Big hugs


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Isn’t it amazing that Nivea is 100 years old this year? It was the first beauty product I used, and I remember feeling tremendously sophisticated when I unscrewed the cap on the cleansing milk. And then feeling terribly disappointed as I poured it into my palm and half the bottle went down the sink. I just hadn’t realised cleansing MILK meant it was as liquid as, well, milk. Ah well. I know better now, and I still use NIVEA even today. I was quite tickled when Child Two got a little trial pack of Nivea products as a gift from a friend and I realised she was treating them with the same reverence I did. It must be something about that deep blue colour, or the lovely, slightly Art Deco lettering on the bottles.

Anyway, to celebrate 100 years of soft skins and peachy complexions, Nivea is launching a new competition, called a million moments of closeness. It’s looking for your photos of a touching moment, whether it’s a hug with friends, a snuggle with your other half, a tender cuddle with your little ones, anything at all that brings you closer to another person. The competition, on Facebook, will be judged by psychology professor Geoff Beattie, who’s studied closeness for Nivea. Every day there will be a winner, who will receive one of 100 prizes of £100.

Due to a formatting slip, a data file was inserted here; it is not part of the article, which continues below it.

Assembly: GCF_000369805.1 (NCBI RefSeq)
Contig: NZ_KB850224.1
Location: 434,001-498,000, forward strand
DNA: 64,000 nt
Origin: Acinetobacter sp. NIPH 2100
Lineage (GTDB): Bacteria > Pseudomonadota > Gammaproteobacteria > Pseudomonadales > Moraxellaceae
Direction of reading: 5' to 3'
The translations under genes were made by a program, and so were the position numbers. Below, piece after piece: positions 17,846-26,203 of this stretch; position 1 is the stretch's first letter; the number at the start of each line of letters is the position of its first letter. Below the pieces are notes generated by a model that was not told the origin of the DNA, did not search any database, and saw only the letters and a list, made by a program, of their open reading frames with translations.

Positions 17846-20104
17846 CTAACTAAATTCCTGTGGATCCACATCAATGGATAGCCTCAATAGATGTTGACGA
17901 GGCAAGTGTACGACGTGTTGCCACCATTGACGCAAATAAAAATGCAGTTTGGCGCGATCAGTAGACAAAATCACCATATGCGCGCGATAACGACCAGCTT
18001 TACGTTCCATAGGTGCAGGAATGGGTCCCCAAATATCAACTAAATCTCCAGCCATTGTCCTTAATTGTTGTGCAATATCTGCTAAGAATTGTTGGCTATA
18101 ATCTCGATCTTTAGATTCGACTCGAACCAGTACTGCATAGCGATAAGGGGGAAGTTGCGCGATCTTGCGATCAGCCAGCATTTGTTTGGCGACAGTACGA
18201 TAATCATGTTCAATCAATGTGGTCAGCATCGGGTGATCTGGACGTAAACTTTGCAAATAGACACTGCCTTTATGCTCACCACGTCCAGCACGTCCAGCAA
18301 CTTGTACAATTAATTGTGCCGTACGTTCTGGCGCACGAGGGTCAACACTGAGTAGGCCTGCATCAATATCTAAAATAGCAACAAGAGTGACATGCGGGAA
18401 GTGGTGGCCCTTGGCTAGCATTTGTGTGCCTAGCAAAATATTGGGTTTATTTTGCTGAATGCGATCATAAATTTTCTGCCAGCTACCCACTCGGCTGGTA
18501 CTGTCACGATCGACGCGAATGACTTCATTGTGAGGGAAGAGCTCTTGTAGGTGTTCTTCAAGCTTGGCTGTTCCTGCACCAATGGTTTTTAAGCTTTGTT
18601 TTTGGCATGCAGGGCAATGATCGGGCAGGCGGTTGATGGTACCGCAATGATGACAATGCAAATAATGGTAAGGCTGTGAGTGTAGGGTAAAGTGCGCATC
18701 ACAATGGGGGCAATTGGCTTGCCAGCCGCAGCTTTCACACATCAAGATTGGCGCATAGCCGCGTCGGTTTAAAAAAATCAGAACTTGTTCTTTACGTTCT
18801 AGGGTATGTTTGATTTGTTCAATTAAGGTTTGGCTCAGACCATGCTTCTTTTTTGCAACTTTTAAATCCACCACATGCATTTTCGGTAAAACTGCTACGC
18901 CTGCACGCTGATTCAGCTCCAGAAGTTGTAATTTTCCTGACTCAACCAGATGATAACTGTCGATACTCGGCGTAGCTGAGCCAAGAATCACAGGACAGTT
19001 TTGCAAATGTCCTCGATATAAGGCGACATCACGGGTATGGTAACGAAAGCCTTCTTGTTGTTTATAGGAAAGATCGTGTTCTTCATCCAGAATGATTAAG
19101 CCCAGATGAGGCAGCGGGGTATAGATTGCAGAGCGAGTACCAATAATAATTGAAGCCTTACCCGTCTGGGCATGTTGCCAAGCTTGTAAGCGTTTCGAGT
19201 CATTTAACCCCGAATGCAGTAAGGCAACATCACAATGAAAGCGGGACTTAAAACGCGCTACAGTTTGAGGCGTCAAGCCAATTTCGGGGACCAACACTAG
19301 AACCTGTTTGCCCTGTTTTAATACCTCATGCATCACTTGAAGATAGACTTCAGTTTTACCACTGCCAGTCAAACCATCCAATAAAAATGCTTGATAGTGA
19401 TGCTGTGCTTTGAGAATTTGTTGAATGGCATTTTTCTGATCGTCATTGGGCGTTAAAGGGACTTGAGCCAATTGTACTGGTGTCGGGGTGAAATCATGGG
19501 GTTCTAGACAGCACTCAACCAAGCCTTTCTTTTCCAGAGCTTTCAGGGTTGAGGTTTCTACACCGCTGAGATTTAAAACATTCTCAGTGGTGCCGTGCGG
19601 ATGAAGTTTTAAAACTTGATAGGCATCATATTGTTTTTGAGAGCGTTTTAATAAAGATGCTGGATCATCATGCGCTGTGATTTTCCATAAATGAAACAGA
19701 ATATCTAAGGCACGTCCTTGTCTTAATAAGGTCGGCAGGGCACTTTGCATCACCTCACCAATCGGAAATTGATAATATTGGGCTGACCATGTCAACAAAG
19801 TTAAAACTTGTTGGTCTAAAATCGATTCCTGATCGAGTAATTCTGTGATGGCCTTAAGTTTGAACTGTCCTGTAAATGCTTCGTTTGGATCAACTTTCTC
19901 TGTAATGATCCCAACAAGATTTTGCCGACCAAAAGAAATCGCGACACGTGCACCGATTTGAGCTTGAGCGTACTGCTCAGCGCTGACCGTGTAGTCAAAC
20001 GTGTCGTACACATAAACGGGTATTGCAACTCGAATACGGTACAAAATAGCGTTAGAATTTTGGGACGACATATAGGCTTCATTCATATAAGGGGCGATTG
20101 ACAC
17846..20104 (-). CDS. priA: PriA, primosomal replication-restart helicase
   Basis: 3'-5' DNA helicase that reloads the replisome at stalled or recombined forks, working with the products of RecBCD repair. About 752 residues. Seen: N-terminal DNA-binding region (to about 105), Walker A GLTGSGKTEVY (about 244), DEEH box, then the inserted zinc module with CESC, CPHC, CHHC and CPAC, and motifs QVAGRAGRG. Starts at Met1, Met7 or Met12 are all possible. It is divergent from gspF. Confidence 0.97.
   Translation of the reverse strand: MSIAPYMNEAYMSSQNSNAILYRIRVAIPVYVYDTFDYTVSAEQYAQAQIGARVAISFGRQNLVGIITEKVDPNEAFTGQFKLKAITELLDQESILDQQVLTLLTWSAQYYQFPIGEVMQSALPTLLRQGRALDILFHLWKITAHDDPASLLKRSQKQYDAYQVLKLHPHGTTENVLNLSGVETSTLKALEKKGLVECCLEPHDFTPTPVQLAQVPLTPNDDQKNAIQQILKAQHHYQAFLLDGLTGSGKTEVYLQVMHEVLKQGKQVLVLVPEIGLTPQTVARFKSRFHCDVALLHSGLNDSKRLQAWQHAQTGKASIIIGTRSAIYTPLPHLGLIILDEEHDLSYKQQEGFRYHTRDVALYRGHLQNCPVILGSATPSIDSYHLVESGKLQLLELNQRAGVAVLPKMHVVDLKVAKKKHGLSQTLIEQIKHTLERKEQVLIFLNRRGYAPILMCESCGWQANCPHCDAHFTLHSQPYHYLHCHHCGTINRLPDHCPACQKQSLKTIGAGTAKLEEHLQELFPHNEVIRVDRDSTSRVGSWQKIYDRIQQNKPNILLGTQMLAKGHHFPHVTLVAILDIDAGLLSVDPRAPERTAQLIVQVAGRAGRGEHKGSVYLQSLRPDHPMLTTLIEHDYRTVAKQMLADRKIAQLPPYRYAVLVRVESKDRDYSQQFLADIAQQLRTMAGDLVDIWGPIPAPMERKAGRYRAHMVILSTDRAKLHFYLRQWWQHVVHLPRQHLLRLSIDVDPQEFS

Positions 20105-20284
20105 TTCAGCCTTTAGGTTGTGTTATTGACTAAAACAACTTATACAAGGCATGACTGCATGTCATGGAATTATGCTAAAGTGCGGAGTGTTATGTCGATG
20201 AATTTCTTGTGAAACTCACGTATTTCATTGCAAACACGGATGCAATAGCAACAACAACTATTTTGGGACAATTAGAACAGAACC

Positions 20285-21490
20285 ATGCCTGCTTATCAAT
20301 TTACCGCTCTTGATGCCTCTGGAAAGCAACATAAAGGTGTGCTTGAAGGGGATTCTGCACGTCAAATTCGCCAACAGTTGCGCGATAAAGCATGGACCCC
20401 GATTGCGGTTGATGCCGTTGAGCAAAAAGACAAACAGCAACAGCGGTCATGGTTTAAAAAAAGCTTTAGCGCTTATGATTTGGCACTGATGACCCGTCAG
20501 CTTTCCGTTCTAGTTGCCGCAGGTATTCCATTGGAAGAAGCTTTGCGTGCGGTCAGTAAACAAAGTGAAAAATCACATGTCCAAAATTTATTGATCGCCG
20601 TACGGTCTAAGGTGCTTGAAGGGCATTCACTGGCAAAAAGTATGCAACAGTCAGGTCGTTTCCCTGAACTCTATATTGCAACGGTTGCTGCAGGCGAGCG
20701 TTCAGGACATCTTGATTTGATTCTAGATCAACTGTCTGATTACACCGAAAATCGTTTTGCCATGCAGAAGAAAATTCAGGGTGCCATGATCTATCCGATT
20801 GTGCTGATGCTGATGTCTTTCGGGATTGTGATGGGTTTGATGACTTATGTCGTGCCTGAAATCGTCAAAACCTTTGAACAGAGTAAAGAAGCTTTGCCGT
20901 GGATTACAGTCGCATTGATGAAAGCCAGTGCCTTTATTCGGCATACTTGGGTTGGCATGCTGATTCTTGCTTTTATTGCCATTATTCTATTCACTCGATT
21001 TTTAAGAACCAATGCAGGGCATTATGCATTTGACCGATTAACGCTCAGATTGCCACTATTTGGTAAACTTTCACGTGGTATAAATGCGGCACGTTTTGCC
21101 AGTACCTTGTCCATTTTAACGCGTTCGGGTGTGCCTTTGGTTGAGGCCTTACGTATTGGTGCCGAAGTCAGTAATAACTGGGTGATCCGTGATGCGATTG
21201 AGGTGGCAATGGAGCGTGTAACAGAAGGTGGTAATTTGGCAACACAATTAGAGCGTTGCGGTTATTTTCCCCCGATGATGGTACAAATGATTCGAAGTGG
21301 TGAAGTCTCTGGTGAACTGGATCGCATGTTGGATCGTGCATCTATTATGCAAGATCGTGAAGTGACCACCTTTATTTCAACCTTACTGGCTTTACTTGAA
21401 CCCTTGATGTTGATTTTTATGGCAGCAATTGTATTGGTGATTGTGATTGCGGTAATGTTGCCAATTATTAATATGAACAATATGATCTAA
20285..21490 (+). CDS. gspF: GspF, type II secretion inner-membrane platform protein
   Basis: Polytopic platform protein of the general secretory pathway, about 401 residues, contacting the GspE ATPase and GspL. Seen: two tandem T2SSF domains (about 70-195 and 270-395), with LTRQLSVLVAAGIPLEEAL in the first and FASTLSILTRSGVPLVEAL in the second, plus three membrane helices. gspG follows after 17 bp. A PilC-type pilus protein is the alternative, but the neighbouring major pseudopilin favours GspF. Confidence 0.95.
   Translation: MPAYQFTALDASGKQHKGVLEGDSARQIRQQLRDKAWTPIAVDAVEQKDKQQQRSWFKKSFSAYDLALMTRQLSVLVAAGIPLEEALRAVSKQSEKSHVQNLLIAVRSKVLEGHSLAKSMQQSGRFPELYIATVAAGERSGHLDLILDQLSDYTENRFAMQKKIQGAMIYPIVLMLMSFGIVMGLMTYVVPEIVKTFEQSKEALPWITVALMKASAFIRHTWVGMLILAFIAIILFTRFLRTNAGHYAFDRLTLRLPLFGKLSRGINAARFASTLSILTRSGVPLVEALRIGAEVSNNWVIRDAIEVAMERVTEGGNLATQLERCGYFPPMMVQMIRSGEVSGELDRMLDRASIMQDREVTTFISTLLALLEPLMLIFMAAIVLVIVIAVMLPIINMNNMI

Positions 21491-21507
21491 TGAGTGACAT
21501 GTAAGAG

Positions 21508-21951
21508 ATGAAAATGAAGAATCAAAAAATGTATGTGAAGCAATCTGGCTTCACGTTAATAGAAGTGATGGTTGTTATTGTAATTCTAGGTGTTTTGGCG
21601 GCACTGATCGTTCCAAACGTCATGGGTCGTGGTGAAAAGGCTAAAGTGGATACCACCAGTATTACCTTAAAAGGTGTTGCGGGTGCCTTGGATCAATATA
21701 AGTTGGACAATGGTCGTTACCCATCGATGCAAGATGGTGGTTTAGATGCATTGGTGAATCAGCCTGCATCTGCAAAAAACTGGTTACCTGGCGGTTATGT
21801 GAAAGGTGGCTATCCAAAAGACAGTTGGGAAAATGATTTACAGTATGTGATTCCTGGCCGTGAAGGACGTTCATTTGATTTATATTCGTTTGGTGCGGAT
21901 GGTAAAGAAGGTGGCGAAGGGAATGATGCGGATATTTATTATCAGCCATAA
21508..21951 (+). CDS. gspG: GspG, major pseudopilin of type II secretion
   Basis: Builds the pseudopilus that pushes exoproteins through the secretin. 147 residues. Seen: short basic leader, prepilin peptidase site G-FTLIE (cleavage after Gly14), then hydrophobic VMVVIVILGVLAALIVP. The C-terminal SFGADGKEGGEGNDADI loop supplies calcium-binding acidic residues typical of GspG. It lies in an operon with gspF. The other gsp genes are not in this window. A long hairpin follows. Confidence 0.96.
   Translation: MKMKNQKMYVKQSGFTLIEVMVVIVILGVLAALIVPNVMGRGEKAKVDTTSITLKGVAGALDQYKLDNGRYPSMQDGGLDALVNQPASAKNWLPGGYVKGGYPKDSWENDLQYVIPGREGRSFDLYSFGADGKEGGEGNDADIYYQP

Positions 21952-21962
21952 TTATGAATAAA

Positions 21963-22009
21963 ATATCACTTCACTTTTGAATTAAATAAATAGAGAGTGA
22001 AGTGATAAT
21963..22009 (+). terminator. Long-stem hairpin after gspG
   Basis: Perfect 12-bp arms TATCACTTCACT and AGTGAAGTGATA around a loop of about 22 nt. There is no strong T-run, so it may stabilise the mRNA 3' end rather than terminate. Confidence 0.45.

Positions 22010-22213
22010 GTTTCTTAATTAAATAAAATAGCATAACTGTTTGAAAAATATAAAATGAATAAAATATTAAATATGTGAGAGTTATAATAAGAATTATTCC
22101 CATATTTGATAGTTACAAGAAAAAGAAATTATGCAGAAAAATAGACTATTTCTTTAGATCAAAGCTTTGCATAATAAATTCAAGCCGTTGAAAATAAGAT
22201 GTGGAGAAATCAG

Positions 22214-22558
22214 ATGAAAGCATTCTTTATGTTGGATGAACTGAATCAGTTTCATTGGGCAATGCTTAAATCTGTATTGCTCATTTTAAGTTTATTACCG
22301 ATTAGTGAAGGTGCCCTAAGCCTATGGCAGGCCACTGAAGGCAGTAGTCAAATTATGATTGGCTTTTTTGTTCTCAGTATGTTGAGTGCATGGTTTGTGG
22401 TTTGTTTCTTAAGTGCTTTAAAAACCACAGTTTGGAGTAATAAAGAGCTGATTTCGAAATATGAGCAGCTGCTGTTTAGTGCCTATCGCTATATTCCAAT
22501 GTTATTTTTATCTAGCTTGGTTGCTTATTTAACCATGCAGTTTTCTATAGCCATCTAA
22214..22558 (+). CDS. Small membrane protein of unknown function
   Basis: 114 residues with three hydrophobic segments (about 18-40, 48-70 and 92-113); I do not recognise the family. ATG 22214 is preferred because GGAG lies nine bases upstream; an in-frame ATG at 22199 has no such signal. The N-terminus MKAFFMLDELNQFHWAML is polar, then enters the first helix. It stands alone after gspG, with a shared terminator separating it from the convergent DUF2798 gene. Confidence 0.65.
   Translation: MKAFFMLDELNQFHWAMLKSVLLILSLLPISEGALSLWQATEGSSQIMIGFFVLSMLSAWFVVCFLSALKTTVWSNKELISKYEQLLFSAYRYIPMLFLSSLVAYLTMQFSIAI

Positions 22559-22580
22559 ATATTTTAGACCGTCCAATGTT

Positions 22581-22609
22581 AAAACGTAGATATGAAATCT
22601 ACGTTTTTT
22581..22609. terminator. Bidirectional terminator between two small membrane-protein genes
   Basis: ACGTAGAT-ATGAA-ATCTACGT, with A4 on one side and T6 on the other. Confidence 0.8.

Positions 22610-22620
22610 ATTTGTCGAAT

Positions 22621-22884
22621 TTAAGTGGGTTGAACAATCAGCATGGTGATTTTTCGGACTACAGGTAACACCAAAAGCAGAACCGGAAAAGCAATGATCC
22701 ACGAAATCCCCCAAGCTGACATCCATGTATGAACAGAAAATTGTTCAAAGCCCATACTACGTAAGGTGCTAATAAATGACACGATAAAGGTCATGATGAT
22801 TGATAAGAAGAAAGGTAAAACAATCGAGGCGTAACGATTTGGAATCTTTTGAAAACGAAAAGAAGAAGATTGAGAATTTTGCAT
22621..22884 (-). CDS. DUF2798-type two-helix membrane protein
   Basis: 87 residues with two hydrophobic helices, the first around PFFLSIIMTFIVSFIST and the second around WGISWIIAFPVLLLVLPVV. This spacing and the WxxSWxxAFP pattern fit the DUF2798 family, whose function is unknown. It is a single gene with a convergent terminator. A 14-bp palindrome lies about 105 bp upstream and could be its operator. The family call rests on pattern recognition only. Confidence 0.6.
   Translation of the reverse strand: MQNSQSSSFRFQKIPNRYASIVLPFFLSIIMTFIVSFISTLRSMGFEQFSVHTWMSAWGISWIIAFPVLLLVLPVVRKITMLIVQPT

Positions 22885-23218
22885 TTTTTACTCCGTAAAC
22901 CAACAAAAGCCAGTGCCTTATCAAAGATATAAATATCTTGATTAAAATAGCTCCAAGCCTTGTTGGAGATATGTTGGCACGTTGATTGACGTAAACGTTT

Touch has proven benefits for humans. We all know that sometimes, when we’re feeling down, a hug can make the difference between despair and hope. Children know the value of hugs, and rightly demand them when they need them. As we grow up, we need to remember their value and incorporate them in our lives. According to Nivea,  studies have shown that women who are frequently touched by their partners in a non-sexual way – for example, hugging – produce higher levels of oxytocin, a feelgood hormone associated with feelings of intimacy. And elderly patients who are touched by nursing staff, even with a light tap on the shoulder, are more likely to eat well, while a light touch on the hand can reduce heart rate and blood pressure in patients prior to surgery.

I also remember reading that stroking a cat or dog can lower your blood pressure, though I don’t suppose that Nivea would recommend rubbing a moisturiser into your cat’s fur. Mind you, Mme Bovary might well enjoy it.

I’m off to have a look at the competition. You never know, I might even enter. Well, it’s a good excuse to get a nice big hug.

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